They also discuss President-elect Donald Trump's choice of Betsy DeVos as his Secretary of Education, Congressman Sander Levin's decision not to seek re-election as leader of the Ways and Means Committee, and the transition of the Detroit Promise scholarship from a two year to a four year program.


Cheyna Roth / MPRN

The estimated cost of recounting all the votes in Michigan’s presidential election continues to rise. State officials plan to charge Green Party presidential candidate Jill Stein almost $1 million to conduct the recount. But Secretary of State Ruth Johnson guessed as much as $2 million.  Republican Party attorney Eric Doster thinks it will be closer to the $10 million cost of running a statewide election.

Gage Skidmore / Creative Commons -- http://j.mp/1SPGCl0

Donald Trump has selected five people for his cabinet. His most recent choice is Republican Rep. Tom Price, R-GA, as Secretary of Health and Human Services. 

Though Price has served as Georgia's 6th District congressman since 2004, most of his childhood and young adulthood was spent in Michigan. 

Price was born in Lansing, Michigan and graduated from Dearborn High School, according to Congress' Biographical Directory. He also pursued post-secondary education in Michigan.

As you may have heard, Jill Stein, the Green Party presidential candidate, is asking for a recount of the vote in the three key states that decided the election – Pennsylvania, Wisconsin and our own state of Michigan, which was the closest of all.

The Clinton campaign, or whatever remains of it, doesn’t hold out any real hope that the outcome will change, but supports the recounts, on the ground the public ought to be assured of the integrity of the process.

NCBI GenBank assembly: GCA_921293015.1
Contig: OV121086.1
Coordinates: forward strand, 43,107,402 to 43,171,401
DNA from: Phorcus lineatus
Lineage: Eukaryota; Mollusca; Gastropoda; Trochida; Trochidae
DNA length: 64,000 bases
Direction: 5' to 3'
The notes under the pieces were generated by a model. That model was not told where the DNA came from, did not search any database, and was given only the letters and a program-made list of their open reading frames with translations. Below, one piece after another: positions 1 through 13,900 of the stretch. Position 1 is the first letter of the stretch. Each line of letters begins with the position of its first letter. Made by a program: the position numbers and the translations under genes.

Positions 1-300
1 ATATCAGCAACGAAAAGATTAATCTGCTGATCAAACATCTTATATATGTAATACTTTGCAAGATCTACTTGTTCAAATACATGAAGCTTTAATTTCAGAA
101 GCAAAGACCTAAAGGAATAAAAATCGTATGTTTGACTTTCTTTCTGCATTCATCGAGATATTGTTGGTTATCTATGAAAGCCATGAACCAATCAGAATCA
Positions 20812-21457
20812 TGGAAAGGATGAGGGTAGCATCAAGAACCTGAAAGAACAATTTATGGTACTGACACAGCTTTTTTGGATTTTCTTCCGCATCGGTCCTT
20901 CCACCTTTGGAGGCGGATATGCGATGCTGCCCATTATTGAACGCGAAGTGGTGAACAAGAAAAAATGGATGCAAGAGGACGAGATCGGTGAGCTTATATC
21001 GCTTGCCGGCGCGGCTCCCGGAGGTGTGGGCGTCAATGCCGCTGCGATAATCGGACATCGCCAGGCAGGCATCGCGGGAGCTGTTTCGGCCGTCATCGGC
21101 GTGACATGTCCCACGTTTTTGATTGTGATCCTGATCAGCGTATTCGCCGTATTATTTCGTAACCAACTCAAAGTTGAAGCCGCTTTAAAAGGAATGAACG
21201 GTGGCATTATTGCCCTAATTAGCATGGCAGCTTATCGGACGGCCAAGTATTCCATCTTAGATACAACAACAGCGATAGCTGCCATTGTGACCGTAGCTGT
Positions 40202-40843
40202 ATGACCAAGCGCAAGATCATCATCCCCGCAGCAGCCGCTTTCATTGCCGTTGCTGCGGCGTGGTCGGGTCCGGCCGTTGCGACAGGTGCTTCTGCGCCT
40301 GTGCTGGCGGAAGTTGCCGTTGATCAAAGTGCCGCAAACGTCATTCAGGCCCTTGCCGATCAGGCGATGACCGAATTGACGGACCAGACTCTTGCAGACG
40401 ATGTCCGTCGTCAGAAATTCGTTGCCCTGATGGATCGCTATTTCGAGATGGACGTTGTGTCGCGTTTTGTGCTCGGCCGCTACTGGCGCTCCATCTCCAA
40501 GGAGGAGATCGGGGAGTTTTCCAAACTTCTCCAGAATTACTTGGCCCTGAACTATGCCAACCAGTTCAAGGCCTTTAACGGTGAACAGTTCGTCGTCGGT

user Gage Skidmore / Flickr - http://j.mp/1SPGCl0

Republican Donald Trump is officially the winner of the presidential race in Michigan. A state elections board certified the results today, but now a recount looms.

This afternoon, the Michigan Board of State Canvassers will, in all likelihood, certify the results of the November 8th election - bringing Campaign 2016 to an official close and opening the door to Recount 2016.

Unprecedented

Michigan, Wisconsin, and Pennsylvania are about to become the center of the U.S. political universe as the Green Party and its presidential candidate, Dr. Jill Stein, try to upset the order of things and make elections officials in those three states go back and check their work.

President Donald Trump
Gage Skidmore / Flickr - http://bit.ly/1rFrzRK

President-elect Donald Trump is condemning the push to force recounts in three states pivotal to his Nov. 8 victory.

In a statement released by his transition team, Trump called the developing recount effort "a scam."

He says, "The people have spoken and the election is over."

steve carmody / Michigan Radio

If you've ever driven down a pot-hole strewn road, or needed  a filter just to drink your tap water in Flint, you know just how crappy parts of Michigan's infrastructure are right now. 

Now a special commission is expected to deliver a report to the governor next week, outlining what needs to be done to address the state's growing infrastructure needs.